Tony Romo is the only thing that has kept the Dallas Cowboys alive over the last seven seasons, yet he still can’t catch a break from the media or fans. The unfortunate truth is that it won’t stop until Romo secures a Super Bowl win, either.
Luckily for fantasy owners, whether or not Romo turns into a playoff maestro over night has nothing to do with the magic he’s already been making for years in the fantasy realm. Because fat new contract and recent back surgery aside, there is no reason to suspect Romo will not once again be a top option in fantasy football at the quarterback position.
Take away Romo’s 2010 season (where he missed 10 games due to a broken clavicle), and Romo has put up three straight seasons with 4,000+ passing yards and at least 26 touchdowns. In fact, if you look ever closer, Romo was on a torrid pace back in 2010, one that could have had him hunting down 5,000 yards passing and 30+ touchdowns.
Fast forward to 2012, and Romo actually was closing in on 5,000 yards passing. It wasn’t just an extrapolation or funny idea anymore; it was actually happening.
In the end, Romo capped his 2012 fantasy year with an impressive 4,903 yards through the air to go along with 28 touchdowns. His interception total (19) was awfully high for a starting quarterback in fantasy football, but considering that was just the second time in his entire career he’d thrown more than 14 interceptions in the same season, it has to be forgivable.
The fact is, we’ve seen Romo carve up defenses on a routine basis for the past seven years, and short of a devastating injury stepping in his way, he’s good for 4,000+ passing yards and 26-30 touchdowns on average.
That’s the consistent, reliable Romo we’ve grown to love. Cowboys fans would undoubtedly wish for that to forever translate into real game success, but fantasy owners will take what they can get. And if all goes well in 2013, they might be taking quite a bit.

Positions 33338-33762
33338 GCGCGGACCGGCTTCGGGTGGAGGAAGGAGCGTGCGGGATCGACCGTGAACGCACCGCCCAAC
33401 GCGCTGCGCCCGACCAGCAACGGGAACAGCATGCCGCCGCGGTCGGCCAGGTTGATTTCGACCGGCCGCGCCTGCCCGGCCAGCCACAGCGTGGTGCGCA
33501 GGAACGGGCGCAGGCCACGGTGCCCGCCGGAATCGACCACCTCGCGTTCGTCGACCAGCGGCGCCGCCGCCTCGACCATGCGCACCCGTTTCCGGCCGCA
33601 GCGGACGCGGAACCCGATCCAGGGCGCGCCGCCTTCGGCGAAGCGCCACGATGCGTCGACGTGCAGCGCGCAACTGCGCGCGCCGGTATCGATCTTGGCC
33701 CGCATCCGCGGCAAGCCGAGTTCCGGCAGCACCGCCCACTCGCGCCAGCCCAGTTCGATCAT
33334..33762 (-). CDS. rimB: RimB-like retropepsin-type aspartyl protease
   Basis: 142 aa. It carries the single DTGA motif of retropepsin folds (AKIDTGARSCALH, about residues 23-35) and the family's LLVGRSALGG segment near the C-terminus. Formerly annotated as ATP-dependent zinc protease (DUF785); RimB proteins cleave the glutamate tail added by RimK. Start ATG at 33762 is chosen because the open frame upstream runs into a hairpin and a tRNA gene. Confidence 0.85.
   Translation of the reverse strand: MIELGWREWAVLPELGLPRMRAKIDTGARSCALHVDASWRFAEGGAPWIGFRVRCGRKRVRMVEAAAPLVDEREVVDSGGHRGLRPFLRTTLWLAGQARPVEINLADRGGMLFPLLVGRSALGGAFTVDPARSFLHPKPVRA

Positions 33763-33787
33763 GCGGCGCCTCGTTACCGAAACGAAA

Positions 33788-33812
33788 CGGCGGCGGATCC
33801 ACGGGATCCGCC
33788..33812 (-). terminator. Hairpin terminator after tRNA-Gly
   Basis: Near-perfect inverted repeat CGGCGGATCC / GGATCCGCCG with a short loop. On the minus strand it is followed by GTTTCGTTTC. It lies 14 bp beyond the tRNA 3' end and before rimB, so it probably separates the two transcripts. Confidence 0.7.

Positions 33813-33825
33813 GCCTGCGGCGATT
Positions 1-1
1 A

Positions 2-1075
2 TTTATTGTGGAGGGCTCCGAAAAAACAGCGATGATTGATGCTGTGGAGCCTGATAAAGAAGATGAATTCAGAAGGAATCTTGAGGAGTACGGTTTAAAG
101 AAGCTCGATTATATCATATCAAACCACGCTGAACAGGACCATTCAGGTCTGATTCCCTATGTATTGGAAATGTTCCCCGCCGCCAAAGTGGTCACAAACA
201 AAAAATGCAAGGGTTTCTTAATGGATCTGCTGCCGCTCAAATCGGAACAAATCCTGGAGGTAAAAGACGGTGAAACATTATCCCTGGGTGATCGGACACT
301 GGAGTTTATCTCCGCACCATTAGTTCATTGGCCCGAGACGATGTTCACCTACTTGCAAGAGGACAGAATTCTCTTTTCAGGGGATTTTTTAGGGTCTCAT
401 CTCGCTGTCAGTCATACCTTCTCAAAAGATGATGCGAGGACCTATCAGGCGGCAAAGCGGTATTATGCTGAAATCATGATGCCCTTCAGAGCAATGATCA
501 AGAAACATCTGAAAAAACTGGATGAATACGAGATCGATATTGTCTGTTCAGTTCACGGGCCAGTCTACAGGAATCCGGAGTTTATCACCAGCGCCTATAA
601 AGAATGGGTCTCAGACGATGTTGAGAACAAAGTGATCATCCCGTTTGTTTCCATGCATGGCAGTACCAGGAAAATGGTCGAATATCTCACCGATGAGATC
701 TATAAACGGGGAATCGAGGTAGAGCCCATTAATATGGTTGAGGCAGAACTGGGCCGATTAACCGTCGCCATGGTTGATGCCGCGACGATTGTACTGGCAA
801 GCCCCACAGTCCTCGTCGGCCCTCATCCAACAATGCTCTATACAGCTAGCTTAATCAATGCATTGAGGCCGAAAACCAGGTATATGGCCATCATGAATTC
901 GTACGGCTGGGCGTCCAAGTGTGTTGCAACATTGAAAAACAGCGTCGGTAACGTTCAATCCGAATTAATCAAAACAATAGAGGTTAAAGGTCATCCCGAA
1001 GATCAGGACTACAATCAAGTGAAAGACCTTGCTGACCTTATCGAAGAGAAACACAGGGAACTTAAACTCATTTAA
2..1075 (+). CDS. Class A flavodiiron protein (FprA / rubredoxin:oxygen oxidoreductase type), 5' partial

Romo has operated without a consistent rushing attack supporting him for the better part of the past two years and is visibly more in control when the Cowboys are running the ball effectively. That will call for a healthy DeMarco Murray, who has missed ample time in his first two NFL seasons. For the sake of Romo’s fantasy fortunes, it’s at least hopeful that Murray could finally play more than 13 games in a season.
On top of the balance Murray helps bring to the table, it’s important to note that as good as Romo is, his weapons as a whole are even better. Miles Austin, like Murray, needs to stay healthy, but when on the field, he’s still among the league’s better number two wide receivers.
Dez Bryant has molded himself into an elite number one wide receiver, and as long as he keeps his head on straight he’ll stick at that status for years to come. Toss in aging but still wildly effective friend and tight end Jason Witten, and Romo has a trio of dependable receivers helping him on his merry way.
But wait, there’s more. As good as Romo’s current cast of weapons is, the talent around him figures to even be getting better. The Cowboys added a down-field threat and burner in wide receiver Terrance Williams, a big red-zone target in tight end Gavin Escobar and a legit backup for Murray (should he go down again) in running back Joseph Randle.
Williams gives Romo that number three receiver he’s been dying for since Laurent Robinson left town, Escobar allows two tight end-sets to return to Dallas, and Randle gives them an insurance plan behind the shaky Murray.
And just like that, just when you thought Romo’s fantasy football value couldn’t get anymore certain, it did. In fact, if the new rookies pan out, or better yet, if Romo’s top options simply stay healthy and play to their talent level, the Cowboys quarterback should be in for one of his best seasons ever.
It would only be fitting, too, considering Dallas just made Romo the highest paid player in franchise history in March.
Kevin Roberts is a contributing writer at RantSports.com. Follow him on Twitter @NFLSoupKevin.